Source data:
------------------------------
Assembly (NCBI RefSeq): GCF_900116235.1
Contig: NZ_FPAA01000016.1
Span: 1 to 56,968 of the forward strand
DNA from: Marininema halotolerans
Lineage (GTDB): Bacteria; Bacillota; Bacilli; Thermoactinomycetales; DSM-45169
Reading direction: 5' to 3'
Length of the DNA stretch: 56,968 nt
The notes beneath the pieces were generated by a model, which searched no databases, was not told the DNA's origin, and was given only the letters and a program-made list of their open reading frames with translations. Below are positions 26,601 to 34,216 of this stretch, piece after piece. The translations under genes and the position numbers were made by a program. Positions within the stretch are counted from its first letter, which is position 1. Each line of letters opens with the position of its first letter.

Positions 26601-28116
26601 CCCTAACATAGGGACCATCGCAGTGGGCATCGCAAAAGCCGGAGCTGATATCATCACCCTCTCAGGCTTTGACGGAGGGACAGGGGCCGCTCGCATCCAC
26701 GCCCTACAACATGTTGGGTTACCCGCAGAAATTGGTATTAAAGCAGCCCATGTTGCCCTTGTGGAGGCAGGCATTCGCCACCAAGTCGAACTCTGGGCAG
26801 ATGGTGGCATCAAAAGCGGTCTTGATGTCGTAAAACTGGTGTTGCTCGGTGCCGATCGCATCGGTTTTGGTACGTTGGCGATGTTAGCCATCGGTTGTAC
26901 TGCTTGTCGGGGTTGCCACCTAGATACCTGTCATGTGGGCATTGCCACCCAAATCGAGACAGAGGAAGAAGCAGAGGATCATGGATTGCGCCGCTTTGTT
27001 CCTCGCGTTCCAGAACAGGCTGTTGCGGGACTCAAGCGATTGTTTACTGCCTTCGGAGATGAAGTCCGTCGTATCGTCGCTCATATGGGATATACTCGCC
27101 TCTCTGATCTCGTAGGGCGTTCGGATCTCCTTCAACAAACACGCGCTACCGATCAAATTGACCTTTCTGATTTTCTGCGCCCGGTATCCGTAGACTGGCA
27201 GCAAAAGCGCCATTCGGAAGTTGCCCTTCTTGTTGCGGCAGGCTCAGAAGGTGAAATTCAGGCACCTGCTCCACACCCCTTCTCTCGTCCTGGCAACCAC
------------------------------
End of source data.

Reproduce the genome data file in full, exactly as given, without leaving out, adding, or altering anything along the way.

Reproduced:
Assembly (NCBI RefSeq): GCF_900116235.1
Contig: NZ_FPAA01000016.1
Span: 1 to 56,968 of the forward strand
DNA from: Marininema halotolerans
Lineage (GTDB): Bacteria; Bacillota; Bacilli; Thermoactinomycetales; DSM-45169
Reading direction: 5' to 3'
Length of the DNA stretch: 56,968 nt
The notes beneath the pieces were generated by a model, which searched no databases, was not told the DNA's origin, and was given only the letters and a program-made list of their open reading frames with translations. Below are positions 26,601 to 34,216 of this stretch, piece after piece. The translations under genes and the position numbers were made by a program. Positions within the stretch are counted from its first letter, which is position 1. Each line of letters opens with the position of its first letter.

Positions 26601-28116
26601 CCCTAACATAGGGACCATCGCAGTGGGCATCGCAAAAGCCGGAGCTGATATCATCACCCTCTCAGGCTTTGACGGAGGGACAGGGGCCGCTCGCATCCAC
26701 GCCCTACAACATGTTGGGTTACCCGCAGAAATTGGTATTAAAGCAGCCCATGTTGCCCTTGTGGAGGCAGGCATTCGCCACCAAGTCGAACTCTGGGCAG
26801 ATGGTGGCATCAAAAGCGGTCTTGATGTCGTAAAACTGGTGTTGCTCGGTGCCGATCGCATCGGTTTTGGTACGTTGGCGATGTTAGCCATCGGTTGTAC
26901 TGCTTGTCGGGGTTGCCACCTAGATACCTGTCATGTGGGCATTGCCACCCAAATCGAGACAGAGGAAGAAGCAGAGGATCATGGATTGCGCCGCTTTGTT
27001 CCTCGCGTTCCAGAACAGGCTGTTGCGGGACTCAAGCGATTGTTTACTGCCTTCGGAGATGAAGTCCGTCGTATCGTCGCTCATATGGGATATACTCGCC
27101 TCTCTGATCTCGTAGGGCGTTCGGATCTCCTTCAACAAACACGCGCTACCGATCAAATTGACCTTTCTGATTTTCTGCGCCCGGTATCCGTAGACTGGCA
27201 GCAAAAGCGCCATTCGGAAGTTGCCCTTCTTGTTGCGGCAGGCTCAGAAGGTGAAATTCAGGCACCTGCTCCACACCCCTTCTCTCGTCCTGGCAACCAC